Commenting on pages:

Each page on the Math Images website has an associated discussion page, where any user can join a conversation discussing thoughts about and suggestions for the page. If you have feedback or a thought about a page you want to share, your participation in the conversation is appreciated. Leaving a comment is quick and easy. See Page Building Help to learn how.

Editing pages:

Most pages on the Math Images website are fully editable by any user. While large-scale revisions of a page are major projects, making a small change can take as little as 1 to 2 minutes.

If you see a way, big or small, that you would like to improve a page, see the Page Building Help page to learn how to edit pages.

Creating pages:

New page contributions are greatly appreciated. All you need to begin is:

  • a topic that interests you and an associated image that you find compelling OR an image you find compelling and some mathematics behind it that you find interesting
  • a little bit (or a lot) to say about the mathematics and the image you have chosen
  • knowing who created the image and at least one field of mathematics your page is about.

If you have an idea for a page, or if you would like to create a page that other Math Images users have proposed, see the Page Building Help page to learn how to begin a new page.

Other aspects of the Math Images Project

There are a number of other ways to contribute to or learn from the Math Images Project, beyond reading, writing, and commenting on pages.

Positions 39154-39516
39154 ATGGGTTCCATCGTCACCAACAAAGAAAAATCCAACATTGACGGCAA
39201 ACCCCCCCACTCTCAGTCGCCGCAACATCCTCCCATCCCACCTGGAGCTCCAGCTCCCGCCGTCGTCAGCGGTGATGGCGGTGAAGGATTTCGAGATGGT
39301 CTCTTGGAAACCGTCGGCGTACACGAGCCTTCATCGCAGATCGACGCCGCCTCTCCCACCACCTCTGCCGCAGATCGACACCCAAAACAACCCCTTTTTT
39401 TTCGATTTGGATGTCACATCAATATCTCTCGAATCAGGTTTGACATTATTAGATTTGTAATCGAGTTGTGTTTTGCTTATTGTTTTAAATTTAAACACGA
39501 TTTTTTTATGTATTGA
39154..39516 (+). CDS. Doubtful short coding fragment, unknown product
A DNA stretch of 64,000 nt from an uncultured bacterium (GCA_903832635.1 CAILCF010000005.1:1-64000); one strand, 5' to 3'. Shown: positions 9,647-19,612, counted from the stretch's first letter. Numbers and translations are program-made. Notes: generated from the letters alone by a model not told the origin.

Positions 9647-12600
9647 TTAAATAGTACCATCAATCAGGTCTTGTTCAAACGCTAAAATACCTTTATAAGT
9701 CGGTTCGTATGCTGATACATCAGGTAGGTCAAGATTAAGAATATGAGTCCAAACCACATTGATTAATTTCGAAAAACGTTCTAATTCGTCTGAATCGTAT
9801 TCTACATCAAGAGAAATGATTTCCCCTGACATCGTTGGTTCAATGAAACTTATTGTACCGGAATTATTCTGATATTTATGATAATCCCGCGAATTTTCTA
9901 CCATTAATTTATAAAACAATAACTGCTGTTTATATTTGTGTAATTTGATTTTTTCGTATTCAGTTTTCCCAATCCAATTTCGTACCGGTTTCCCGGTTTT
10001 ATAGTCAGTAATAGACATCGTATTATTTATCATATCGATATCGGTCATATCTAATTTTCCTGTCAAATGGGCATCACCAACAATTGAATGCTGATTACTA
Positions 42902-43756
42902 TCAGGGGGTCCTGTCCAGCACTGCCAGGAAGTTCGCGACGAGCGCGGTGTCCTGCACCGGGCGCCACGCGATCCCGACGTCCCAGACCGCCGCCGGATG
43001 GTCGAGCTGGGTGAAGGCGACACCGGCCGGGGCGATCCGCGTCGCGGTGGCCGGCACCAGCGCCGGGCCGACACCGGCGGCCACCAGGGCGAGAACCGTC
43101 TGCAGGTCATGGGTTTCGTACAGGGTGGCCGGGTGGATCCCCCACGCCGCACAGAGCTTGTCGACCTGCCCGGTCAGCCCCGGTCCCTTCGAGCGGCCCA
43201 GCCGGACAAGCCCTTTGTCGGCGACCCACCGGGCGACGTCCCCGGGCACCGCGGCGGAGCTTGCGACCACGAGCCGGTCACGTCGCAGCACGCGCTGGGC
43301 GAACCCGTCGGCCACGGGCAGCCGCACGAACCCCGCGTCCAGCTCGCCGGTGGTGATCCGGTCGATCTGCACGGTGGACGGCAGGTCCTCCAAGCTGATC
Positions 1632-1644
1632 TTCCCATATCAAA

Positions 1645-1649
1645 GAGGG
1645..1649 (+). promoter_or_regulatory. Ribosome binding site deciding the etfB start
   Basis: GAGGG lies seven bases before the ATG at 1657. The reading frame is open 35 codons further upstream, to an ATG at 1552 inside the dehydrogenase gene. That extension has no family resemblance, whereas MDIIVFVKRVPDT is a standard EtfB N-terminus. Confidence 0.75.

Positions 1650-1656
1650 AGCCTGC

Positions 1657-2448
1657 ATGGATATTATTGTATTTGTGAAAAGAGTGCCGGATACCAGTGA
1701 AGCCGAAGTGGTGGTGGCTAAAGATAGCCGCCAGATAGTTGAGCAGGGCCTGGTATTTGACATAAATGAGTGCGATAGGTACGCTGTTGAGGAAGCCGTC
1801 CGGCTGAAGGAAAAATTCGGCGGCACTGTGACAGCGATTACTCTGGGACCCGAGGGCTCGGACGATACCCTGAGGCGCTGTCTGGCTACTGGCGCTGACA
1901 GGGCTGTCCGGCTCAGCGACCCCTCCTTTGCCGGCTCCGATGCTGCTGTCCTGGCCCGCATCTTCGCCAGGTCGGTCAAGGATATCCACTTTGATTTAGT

These include:

  • Participating in discussions with peers about mathematics or computer science, encountered on this site or elsewhere
  • Using the website in the context of a math class (as a student or teacher)
  • Thinking about improving the website as a whole

Links to pages that allow you to participate in any of these ways can be found at the Help Page.

Tabs and sidebar

There is a common side-bar on the left-hand side and a common set of tabs along the top of most pages on the Math Images site.


In addition to the typical MediaWiki tabs, our wiki has some extra tabs. Here is a description of the special tabs our site has:

  • The 'slideshow' tab, which brings a slideshow over the page you are currently viewing (see the list below, under Browsing the Images, for more information on using the slideshow)
  • The 'ask dr. math' tab, which lets you ask Dr. Math Images questions about any math images you have problems understanding, and also contains answers to previous questions asked about the math image of the page you're on
  • The 'edit with form' tab, which allows users to easily edit pages that use forms to create the page (such as our math image pages)
  • The 'refresh' tab refreshes the page you are on


The sidebar on the left-hand side of almost every page on the Math Images site has links to help you navigate the site. Items are grouped by general goal (finding image pages, contributing content, etc.). You can click on ... for further explanation of any of the items, or you can see Sidebar Help.

Further Questions?

The Help Page is the central place for finding answers to any questions you might have about this site. You can also go to FAQ.